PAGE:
1 ÖZET TÜRKÇEDE ÜNLÜ ALMAŞMASI Semra BATURAY Bu çalışma Türkçe yansıma ikilemelerdeki ses değişimlerini araştırmakta ve bağlamdan bağımsız ses değişimlerini ifade etmek için kullanılan almaşma temelli bir çözümleme önermektedir. Çalışma Türkçe yansıma ikilemelerinin barındırdıkları ses değişmeleri açısından bir eğilim sergileyip sergilemediklerini sorgulamaktadır. Çalışmada, bağlamdan bağımsız olarak var olan ses değişimlerinin aslında bir tür ses almaşması olduğu ve Guerssel & Lovenstamm (1996) da önerilen Almaşık örgü yü takip ettiği savunulmaktadır. Buna göre Türkçe yansıma ikilemelerdeki [a]-[u] ve [e]-[ü] ünlü değişimleri Almaşık örgü deki A U değişimine tabi olarak açıklanabilmektedir. Anahtar Kelimeler: almaşma, yansıma ikilemeler. ABSTRACT APOPHONY IN TURKISH The present work investigates the sound alternations in Turkish onomatopoeic reduplications and offers an analysis based on apophony, which is the label for context-free sound alternations. It questions whether Turkish onomatopoeic reduplication displays any regularity with respect to the vocalic changes observed in the forms. The study claims that context-free sound alternations in onomatopoeic reduplications are some form of apophony and follows the Apophonic path offered by Guerssel and Lowenstamm (1996). Turkish implements A U alternation for both [a]-[u] and [e]-[ü] changes observed in onomatopoeic reduplications. Arş. Gör. Yıldız Teknik Üniversitesi, Fen Edebiyat Fakültesi, Batı Diller ve Edebiyatları
2 202 Semra BATURAY Key Words: apophony, onomatopoeic reduplication. 1. Introduction In general terms, vowel harmony is a context dependent vocalic alternation where the quality of the vowel is dependent on the quality of preceding or following vowels in terms of palatality, height, length or labiality of the vowel segment. This implies that there is a particular context which acts as a trigger for the vocalic alternation. Turkic languages have long been observed to involve two types of vowel harmony (palatal harmony and labial harmony). However, there are also vocalic alternations observed in languages which do not seem to be following a specific context, i.e. the alternation is a context-free vocalic alternation. The context free sound alternations have been observed in the morpho-phonological systems of many languages. A more detailed investigation of these alternations revealed that they seem to follow certain patterns which have been labeled apophony in the literature. Consider the perfective-imperfective derivation in (1a-d) from Classical Arabic. The examples are slightly modified for present purposes. (1) a. b. c. d. Gloss Perfective Imperfective lbs dress labis+a ya+lbas+u ktb write katab+a ya+ktub+u drb hit darab+a ya+drib+u kbr be great kabur+a ya+kbur+u Guerssel and Lowenstamm (1996:1) example (1) The underlined sounds in (1c-d) have been analyzed as indicating different grammatical functions and involving a regular pattern of sound alternation. In this alternation a derivational process is assumed to be present between the two sounds in that one is derived from the other. This process is labeled apophony by Guerssel and Lowenstamm (1996) and assumed to be universally present in all languages. Similar to languages where apophony is observed, Turkish has some alternations which seem to exhibit some regularity. I point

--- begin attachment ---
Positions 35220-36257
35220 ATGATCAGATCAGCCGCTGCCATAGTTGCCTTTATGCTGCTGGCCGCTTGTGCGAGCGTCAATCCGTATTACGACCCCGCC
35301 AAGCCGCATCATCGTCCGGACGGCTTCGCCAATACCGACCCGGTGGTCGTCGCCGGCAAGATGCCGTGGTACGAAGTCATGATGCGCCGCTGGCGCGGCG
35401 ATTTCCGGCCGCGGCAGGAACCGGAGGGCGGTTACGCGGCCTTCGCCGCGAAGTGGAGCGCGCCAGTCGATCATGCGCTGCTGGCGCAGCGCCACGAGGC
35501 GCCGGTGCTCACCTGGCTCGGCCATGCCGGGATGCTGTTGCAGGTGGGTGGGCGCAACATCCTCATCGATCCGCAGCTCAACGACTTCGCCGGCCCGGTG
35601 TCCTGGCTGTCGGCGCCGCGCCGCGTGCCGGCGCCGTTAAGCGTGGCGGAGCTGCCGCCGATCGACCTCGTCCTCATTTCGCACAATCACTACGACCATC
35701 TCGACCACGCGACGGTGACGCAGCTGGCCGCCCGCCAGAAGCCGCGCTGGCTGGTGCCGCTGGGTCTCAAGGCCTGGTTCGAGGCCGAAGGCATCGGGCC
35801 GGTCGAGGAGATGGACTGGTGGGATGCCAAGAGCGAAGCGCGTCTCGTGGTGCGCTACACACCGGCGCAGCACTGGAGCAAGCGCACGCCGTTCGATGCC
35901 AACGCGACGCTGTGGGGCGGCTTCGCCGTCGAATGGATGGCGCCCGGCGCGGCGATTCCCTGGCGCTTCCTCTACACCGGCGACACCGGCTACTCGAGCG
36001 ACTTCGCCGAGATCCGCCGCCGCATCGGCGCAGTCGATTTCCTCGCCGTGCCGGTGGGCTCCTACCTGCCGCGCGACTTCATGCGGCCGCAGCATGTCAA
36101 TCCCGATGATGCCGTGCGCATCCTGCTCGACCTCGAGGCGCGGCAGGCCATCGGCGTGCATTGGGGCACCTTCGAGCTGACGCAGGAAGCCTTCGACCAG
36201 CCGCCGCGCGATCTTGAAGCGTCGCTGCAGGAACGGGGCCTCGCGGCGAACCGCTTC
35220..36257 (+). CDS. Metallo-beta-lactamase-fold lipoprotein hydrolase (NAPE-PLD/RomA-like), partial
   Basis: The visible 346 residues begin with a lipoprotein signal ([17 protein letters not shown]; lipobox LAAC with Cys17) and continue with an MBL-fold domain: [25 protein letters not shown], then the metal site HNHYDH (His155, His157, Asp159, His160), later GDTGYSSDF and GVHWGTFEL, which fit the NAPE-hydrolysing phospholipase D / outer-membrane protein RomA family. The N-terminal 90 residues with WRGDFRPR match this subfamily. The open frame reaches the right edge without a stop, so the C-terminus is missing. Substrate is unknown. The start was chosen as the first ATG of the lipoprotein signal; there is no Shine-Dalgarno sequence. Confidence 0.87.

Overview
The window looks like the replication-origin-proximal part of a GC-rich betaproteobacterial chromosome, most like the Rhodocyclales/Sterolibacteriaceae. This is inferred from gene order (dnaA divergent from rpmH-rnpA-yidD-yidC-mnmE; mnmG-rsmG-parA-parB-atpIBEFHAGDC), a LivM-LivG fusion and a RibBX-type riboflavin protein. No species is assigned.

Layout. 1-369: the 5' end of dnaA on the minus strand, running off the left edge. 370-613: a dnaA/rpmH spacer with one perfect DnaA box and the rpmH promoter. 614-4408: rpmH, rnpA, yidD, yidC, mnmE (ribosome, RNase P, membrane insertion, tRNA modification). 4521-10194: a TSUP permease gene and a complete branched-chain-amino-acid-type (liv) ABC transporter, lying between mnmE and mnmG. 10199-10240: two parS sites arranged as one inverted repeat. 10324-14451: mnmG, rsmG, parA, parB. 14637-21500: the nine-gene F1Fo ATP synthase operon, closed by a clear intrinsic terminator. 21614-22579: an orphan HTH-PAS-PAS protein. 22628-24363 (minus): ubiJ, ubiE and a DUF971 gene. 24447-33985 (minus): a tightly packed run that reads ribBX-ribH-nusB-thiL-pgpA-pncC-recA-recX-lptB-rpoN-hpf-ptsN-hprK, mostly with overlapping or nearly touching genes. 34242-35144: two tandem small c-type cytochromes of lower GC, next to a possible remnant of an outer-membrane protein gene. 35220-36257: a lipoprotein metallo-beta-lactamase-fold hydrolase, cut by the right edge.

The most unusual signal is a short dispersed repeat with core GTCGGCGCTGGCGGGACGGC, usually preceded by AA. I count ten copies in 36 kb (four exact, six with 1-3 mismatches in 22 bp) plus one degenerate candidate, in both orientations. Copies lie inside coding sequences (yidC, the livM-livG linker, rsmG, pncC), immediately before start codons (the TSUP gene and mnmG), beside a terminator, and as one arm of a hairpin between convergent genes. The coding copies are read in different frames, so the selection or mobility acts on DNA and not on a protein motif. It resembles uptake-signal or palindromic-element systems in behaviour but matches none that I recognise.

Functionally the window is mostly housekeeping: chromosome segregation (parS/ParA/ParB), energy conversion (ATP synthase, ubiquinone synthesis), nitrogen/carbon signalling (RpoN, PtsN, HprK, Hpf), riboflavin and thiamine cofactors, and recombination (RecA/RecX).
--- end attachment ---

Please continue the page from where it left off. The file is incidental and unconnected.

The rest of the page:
3 Apophony In Turkish 203 out that the sound alternations observed in onomatopoeic reduplications are that sorts of alternations which are exemplified in (2a-c) below. We provide theoretical discussions on the availability of analyzing these alternations as following some form of apophony. (2) a. tak tuk b. kem küm c. takır tukur rat tat tat faltering rattling (2a-c) present the data in which basic vocalic changes are observed. 1 As seen from the examples (2a-b), we have [a]-[u] and [e]- [ü] alternations which may also be observed in non-onomatopoeic reduplications such as yanlış yunluş in a wrong way and tek tük one or two. (2c) shows that the alternation is also observed in polysyllabic onomatopoeic reduplications where vowel harmony is also observed alongside the apophony. Note that [a]-[u] and [e]-[ü] alternation is not the only option in onomatopoeic reduplications. Consider the non-alternating pairs in (3a-b) which show that the vocalic alternation is not an obligatory process and vowels may remain the same in onomatopoeic reduplications. (3) a. tak tak b. fel fel knock knock meaningless glance Working on the regular vocalic alternations in onomatopoeic reduplications exemplified above, I argue that the sound alternations in Turkish onomatopoeic reduplications can be analyzed as following from the Apophonic path provided by Guerssel and Lowenstamm (1996) and developed by Ségéral and Scheer (1998). Turkish implements the A U alternations from the path for vocalic alternations. Moreover, there seems to be a relationship between vowel harmony and apophony in poly-syllabic onomatopoeic reduplications. 2 The contribution of the study is twofold. First, the present study is the first theoretical study on sound alternations in onomatopoeic reduplications in Turkish. Some earlier and comprehensive works such as Tuna (1948), Hatipoğlu (1971, 1981), Zülfikar (1995) and Demircan (2009) observed and described reduplications and the alternations mentioned above. However, a 1 There are also consonantal changes observed in onomatopoeic reduplications such as çat pat smattering, zırt pırt frequently, pat küt with biffs and bams, hır gür noisy squabble. These alternations are excluded from the analysis here. 2 The relationships between apophony and vowel harmony is excluded from the analysis here. See Baturay (2010) for an analysis based on the idea that apophony is a morphological operation and follows vowel harmony which is a phonological operation.